Corn, soybeans and wheat suffer heavy losses in Tuesday’s session
Mounting concerns that the newest covid variant could spark a global economic slowdown led to a broad selloff Tuesday that affected everything from stocks and energy prices to grain and livestock futures. Wheat prices were hit the hardest, with some contracts losing more than 4% today. Corn prices faded 2.25% lower, with soybeans down around 1.75%.
Not much rain or snow is expected to fall in the central U.S. between Wednesday and Saturday, but parts of the eastern Corn Belt and Great Lakes region could see some measurable moisture during that time, per the latest 72-hour cumulative precipitation map from NOAA. The agency’s 8-to-14-day outlook predicts warmer-than-normal conditions for the entire country between December 7 and December 13, with some seasonally wet weather returning to parts of the Northern Plains and upper Midwest.
On Wall St., the Dow stumbled 498 points lower in afternoon trading to 34,637 as investors wrestle with possible economic implications from the latest Covid variant, omicron. There’s also mounting anxiety that the Federal Reserve may still speed up the tapering of its monthly bond purchases. The Fed’s next meeting is December 14-15.
Energy futures plummeted on concerns that the omicron variant could trigger a drop in global demand. Crude oil fell more than 5% lower to fall below $67 per barrel. Diesel dropped nearly 4%, with gasoline down 4.5%. The U.S. Dollar softened moderately.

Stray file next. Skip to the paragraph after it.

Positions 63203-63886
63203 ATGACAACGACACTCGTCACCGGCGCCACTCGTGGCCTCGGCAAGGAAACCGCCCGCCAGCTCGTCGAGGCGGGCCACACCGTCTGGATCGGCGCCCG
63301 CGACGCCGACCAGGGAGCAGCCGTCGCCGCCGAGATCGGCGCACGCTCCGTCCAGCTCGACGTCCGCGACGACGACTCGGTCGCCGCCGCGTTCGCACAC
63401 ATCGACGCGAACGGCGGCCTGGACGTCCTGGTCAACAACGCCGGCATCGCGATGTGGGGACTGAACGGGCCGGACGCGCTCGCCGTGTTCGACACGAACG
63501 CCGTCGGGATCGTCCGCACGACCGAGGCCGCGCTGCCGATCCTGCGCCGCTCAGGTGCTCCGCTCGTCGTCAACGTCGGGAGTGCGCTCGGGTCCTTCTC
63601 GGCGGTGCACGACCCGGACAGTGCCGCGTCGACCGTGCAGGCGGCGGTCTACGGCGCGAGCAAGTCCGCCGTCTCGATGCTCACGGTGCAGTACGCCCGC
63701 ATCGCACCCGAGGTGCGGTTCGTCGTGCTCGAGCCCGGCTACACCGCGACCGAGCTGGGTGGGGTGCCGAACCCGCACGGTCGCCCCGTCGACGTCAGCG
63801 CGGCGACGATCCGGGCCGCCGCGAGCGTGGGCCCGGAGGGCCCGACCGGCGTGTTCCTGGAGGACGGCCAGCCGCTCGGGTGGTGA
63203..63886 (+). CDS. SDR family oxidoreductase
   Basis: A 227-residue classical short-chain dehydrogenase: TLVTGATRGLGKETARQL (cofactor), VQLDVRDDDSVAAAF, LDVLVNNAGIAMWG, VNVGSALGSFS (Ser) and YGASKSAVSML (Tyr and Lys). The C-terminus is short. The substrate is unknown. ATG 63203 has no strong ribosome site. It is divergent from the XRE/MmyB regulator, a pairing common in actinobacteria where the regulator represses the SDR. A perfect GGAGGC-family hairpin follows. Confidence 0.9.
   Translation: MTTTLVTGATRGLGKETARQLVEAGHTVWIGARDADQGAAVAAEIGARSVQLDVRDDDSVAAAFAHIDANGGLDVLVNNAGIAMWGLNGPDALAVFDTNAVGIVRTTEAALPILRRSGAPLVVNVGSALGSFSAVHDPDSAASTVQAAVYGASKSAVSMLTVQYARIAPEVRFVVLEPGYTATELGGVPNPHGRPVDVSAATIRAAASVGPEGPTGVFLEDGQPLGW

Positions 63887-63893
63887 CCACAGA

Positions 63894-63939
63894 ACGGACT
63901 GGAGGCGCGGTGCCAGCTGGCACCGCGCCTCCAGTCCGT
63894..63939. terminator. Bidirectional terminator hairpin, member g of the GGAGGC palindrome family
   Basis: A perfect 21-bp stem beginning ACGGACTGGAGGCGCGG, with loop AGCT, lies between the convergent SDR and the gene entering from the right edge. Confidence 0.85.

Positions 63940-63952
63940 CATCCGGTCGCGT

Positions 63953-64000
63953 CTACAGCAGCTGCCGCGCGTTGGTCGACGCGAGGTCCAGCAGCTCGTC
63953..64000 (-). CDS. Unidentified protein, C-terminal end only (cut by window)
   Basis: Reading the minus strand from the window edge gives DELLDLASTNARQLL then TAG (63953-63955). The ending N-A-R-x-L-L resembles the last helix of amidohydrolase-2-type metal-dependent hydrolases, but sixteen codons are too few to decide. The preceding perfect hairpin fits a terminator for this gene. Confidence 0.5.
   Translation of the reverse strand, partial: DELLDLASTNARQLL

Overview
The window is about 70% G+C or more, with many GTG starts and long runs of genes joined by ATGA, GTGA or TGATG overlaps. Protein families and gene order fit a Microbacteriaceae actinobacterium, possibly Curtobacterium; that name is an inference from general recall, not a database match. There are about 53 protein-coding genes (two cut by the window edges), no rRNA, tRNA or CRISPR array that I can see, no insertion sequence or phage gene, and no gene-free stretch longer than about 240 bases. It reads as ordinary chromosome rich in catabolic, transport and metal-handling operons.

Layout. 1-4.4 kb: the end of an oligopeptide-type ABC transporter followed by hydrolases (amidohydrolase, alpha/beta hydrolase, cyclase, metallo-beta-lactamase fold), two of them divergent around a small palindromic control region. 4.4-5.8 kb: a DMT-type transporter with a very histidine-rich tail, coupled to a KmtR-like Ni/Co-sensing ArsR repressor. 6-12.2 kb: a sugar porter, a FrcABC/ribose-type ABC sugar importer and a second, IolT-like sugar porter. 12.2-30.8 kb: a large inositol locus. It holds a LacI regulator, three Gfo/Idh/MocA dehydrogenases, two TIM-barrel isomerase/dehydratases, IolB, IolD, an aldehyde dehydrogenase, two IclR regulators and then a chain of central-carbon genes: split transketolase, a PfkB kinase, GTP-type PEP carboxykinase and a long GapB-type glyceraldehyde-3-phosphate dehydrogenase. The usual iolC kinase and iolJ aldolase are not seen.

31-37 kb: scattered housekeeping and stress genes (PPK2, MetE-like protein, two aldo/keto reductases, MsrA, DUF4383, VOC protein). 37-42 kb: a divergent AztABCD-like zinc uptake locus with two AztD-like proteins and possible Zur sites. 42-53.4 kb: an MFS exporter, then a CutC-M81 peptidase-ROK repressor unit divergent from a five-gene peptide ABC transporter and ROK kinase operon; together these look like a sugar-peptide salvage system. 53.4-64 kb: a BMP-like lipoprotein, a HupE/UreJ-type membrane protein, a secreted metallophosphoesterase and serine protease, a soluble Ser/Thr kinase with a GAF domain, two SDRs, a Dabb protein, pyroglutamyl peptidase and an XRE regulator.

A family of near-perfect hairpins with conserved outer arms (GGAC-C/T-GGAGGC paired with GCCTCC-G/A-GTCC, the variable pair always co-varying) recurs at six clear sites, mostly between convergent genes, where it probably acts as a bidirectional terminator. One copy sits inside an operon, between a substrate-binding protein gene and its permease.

On Monday, commodity funds were net sellers of all major grain contracts, including corn (-15,000), soybeans (-8,000), soymeal (-6,000), soyoil (-2,000) and CBOT wheat (-12,000).
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Corn prices followed a broad range of other commodities lower in Tuesday’s massive selloff, losing around 2.25% by the close. December futures dropped 13 cents to $5.68, with March futures down 13.5 cents to $5.6875.
Corn basis bids were mostly steady to firm after ticking 2 to 5 cents higher at four Midwestern locations on Tuesday. An Illinois ethanol plant bucked the overall trend after sinking 6 cents lower today.
USDA released its final weekly crop progress report of 2021 yesterday afternoon. The agency did not include additional updates to the corn and soybean harvests, which are virtually complete. It did note that NASS will be surveying more than 80,000 producers over the first two weeks of December. Results of these surveys will be available beginning on January 12, when USDA releases its Annual Crop Production Summary.
The European Commission reports that EU corn imports for the 2021/22 marketing year have reached 203.5 million bushels through November 28. That’s a year-over-year decline of 27% so far.
Brazil’s Anec predicts that the country’s corn exports will total 113.9 million bushels in November, which is a decrease of 3.6% from its forecast a week ago.
Will the omicron variant wreak a bit more havoc on grain prices moving forward? It’s possible, especially because “ag markets face a light calendar until January’s big data dump on grain stocks and production,” notes grain market analyst Bryce Knorr, who adds that December’s WASDE report “typically doesn’t make many headlines.” Catch up on Knorr’s latest batch of market analysis in today’s Ag Marketing IQ blog – click here to learn more.